The International Accounting Standards Board (IASB) issued today an International Financial Reporting Standard (IFRS) designed for use by small and medium-sized entities (SMEs), which are estimated to represent more than 95% of all companies. The standard is a result of a five-year development process with extensive consultation of SMEs worldwide.
The IFRS for SMEs is a self-contained standard of about 230 pages tailored for the needs and capabilities of smaller businesses. Many of the principles in full IFRSs for recognising and measuring assets, liabilities, income and expenses have been simplified, topics not relevant to SMEs have been omitted, and the number of required disclosures has been significantly reduced. To further reduce the reporting burden for SMEs revisions to the IFRS will be limited to once every three years. The IFRS for SMEs will also provide a platform for growing businesses that are preparing to enter public capital markets, where application of full IFRSs is required.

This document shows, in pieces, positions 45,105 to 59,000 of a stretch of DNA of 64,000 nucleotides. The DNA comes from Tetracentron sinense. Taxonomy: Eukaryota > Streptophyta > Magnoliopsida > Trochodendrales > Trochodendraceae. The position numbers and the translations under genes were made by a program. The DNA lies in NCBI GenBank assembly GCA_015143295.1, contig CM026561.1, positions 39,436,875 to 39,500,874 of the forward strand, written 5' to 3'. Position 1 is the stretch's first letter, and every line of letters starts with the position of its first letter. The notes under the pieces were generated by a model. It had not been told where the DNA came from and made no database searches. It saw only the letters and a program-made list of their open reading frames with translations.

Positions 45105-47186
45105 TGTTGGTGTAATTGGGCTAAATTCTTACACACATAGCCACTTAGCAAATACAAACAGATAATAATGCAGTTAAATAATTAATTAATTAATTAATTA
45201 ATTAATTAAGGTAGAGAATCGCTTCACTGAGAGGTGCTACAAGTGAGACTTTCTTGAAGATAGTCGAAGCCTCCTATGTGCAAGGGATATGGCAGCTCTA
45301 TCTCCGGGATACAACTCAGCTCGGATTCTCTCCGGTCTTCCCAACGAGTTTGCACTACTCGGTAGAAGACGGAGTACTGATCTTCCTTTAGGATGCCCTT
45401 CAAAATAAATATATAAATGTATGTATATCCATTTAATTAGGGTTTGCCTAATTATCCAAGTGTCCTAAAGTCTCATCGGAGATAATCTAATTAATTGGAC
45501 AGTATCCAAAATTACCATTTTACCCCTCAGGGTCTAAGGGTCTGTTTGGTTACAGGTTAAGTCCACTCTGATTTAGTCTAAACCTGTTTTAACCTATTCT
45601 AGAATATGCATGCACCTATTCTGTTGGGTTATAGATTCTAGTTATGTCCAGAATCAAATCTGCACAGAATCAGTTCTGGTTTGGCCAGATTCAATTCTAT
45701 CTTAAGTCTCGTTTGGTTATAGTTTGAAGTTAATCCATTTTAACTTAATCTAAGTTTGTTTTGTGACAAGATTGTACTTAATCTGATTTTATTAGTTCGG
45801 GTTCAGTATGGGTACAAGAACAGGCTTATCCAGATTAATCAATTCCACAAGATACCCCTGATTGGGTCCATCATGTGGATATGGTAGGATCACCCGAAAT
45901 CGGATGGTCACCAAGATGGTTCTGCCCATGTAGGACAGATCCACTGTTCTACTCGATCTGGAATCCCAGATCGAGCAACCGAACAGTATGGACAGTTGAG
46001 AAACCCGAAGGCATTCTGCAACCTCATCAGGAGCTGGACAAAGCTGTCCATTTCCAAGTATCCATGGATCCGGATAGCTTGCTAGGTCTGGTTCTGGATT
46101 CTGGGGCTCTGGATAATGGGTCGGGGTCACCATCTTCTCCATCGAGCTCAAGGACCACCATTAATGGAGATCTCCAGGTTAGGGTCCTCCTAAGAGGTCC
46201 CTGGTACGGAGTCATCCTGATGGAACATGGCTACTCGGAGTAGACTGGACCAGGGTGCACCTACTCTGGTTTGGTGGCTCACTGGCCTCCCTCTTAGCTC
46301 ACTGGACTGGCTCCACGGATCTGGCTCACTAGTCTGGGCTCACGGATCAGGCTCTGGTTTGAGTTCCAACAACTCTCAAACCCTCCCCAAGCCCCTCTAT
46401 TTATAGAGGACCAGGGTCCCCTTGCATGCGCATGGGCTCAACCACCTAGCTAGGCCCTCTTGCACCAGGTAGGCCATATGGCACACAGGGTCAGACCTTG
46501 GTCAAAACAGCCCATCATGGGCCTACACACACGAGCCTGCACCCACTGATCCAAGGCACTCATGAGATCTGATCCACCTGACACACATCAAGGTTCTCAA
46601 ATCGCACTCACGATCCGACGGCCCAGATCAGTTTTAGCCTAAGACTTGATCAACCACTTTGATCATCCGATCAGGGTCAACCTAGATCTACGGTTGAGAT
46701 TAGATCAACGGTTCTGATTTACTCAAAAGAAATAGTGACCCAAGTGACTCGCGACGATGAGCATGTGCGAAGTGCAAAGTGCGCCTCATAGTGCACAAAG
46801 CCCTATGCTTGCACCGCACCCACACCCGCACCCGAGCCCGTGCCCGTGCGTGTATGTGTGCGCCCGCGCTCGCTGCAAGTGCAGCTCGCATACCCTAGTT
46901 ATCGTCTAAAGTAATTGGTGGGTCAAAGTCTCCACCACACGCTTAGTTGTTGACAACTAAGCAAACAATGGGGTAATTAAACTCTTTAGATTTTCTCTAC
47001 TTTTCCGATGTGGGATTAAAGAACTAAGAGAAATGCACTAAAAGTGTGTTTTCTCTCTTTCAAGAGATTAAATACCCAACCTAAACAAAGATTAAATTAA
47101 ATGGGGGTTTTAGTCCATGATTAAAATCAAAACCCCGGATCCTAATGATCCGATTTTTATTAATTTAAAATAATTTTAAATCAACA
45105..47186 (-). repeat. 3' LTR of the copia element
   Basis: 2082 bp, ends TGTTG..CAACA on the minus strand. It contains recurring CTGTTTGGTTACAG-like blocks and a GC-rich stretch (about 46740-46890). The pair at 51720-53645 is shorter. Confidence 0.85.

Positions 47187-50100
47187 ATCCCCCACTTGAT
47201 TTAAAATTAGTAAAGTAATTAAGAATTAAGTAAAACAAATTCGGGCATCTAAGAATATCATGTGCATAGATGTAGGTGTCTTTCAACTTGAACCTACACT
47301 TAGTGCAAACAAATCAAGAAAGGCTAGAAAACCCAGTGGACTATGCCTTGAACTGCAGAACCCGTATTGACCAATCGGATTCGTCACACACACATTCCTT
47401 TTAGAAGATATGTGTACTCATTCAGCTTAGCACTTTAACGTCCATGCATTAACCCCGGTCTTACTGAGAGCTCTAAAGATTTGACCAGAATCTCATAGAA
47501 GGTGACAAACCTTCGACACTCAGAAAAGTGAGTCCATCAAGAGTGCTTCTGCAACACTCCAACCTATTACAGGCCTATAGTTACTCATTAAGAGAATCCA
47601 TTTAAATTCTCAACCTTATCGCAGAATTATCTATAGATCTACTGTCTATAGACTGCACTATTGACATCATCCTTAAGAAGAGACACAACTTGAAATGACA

The IFRS for SMEs is separate from full IFRSs and is therefore available for any jurisdiction to adopt whether or not it has adopted the full IFRSs. It is also for each jurisdiction to determine which entities should use the standard. It is effective immediately on issue.
Paul Pacter, director of Standards for SMEs for the IASB, has agreed to lead a group to support international adoption of the standard.
Sir David Tweedie, IASB Chairman, said: “The publication of IFRS for SMEs is a major breakthrough for companies throughout the world. For the first time, SMEs will have a common high quality and internationally respected set of accounting requirements. We believe the benefits will be felt in both developed and emerging economies.”
Pacter added: “The IFRS for SMEs will provide businesses with a passport to raise capital on a national or an international basis.”
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